To say that Steven Heighton has done well for himself over his nearly 40-year career is a bit of an understatement. In both poetry and fiction, Heighton’s rise to royalty in the CanLit world has been long and storied. But he hasn’t just been making a name for himself: he’s been making a name around the world for all of us.
Even though he was young enough to hang with and mentor Gen X poets, his work feels more like it belongs with his own mentors in the Atwood/Cohen/Ondaatje/Purdy set, both in terms of accomplishment and impact. A poet’s poet with rakish good looks, zippered leather jackets, and jeans slung carefree on a wiry frame, there’s always been a bit of a “bad boy” quality about him, but that impression seems at odds with his soft-spoken, funny, generous, and philosophical in-person presence.
If medals and trophies were gold teeth, Heighton would have a “grill.” After his first book, Stalin’s Carnival (1989), won the Gerald Lampert Memorial Award, he garnered five National Magazine Award medals, a finalist spot for the Journey Prize, appearances in volumes of both Best Canadian and Best American Poetry, and a Governor General’s Literary Award for 2016’s The Waking Comes Late. He’s been anthologized widely and has published in the world’s most prestigious magazines. His writing has been translated into 10 languages, gobbling up accolades and the admiration of other poets like they were pips on a screen and he was Pac-Man.
But how does Heighton’s actual work stack up when we look at it alone on the page? Very well, if perhaps daunting for novice readers. Intoxicated by the classics, with a veritable crush on both ancient and modern Greece, Heighton is worldlier than the average Canadian poet. Whether writing to other poetic minds such as Heraclitus, Cavafy, Sappho, or Lucinda Williams, or translating “approximations” of foreign poems, Heighton positions himself not by his nationality but by centring his work in the wider world as a lyrical experimentalist and metaphysical philosopher with a formalist’s ear.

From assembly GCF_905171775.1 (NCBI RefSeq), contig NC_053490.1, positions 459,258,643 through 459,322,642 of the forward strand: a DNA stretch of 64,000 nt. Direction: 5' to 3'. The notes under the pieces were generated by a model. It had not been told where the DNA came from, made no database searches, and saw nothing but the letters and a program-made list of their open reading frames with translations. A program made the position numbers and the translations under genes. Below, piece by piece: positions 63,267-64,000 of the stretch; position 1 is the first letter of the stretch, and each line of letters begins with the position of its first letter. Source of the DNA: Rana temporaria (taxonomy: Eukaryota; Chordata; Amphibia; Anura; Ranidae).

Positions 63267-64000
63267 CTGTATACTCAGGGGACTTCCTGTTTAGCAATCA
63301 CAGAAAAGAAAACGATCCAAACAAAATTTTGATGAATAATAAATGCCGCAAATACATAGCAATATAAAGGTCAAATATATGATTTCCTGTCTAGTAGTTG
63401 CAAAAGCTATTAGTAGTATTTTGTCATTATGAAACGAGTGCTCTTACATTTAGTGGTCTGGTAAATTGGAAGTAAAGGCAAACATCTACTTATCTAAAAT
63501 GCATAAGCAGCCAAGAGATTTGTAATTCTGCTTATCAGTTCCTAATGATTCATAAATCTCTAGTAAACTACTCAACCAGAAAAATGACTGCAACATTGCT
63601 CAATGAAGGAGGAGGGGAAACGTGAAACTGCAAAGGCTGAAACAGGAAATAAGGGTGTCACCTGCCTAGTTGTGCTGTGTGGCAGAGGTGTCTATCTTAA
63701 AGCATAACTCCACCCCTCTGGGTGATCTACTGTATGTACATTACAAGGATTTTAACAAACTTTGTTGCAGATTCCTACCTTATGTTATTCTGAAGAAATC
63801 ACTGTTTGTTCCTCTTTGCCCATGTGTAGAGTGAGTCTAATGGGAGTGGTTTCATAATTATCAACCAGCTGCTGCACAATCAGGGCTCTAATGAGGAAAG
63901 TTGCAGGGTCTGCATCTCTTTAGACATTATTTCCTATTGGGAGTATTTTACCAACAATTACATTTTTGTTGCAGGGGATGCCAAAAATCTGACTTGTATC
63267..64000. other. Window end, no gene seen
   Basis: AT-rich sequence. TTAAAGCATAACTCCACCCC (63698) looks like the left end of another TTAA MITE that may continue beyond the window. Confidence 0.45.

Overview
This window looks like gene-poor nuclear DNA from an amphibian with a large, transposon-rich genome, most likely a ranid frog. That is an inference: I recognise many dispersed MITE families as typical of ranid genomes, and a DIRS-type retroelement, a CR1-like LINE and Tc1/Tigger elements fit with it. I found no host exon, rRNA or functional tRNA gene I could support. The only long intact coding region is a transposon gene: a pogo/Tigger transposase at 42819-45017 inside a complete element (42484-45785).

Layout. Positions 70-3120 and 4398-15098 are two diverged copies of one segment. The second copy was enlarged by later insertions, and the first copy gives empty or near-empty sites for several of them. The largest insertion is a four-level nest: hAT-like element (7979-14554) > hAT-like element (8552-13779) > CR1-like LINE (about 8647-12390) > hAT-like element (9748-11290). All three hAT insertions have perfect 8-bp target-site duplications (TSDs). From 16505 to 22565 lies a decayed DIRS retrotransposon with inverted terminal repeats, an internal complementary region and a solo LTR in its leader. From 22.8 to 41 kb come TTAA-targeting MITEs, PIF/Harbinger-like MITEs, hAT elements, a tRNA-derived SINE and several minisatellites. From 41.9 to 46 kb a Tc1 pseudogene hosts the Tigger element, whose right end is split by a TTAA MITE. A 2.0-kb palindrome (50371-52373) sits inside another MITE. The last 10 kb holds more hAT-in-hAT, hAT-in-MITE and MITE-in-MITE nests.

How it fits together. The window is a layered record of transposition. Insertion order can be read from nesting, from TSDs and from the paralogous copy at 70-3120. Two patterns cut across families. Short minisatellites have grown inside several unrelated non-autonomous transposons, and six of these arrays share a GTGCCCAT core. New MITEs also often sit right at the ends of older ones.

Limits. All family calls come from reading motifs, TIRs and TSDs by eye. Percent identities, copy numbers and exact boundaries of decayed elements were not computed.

Selected Poems, 1983–2020 contains a sampling of poems from each of his books, but the collection is cohesive enough to feel like the text could have been written in one go. That’s not to say we can’t track Heighton’s growth over the years – as he moves back and forth between addressing others, writing of dreams, music, heroes large and small, his times abroad as both traveller and humanitarian – but rather that his editor, Karen Solie (another brilliant poet well on her way to CanLit royalty herself), has made a judicious and representative selection from his six previous volumes to create a single work that supersedes them all. Also included are copious notes and a preface from the poet himself.
There’s no point in quoting extensively from this book in so small a space, especially given Heighton’s already formidable reputation and ubiquity on academic reading lists, as well as the fact that most of his poems, intricate and entangled as they are, defy easy pull-quotes. But as with all poets of his calibre, it’s sometimes best to just shut up and listen for a bit, in this case to find the Canadian existentialist within the world traveller: “Rink lights fade but your blades glide on, / plying tunes from the grooves / like needles do on white-hot vinyl.”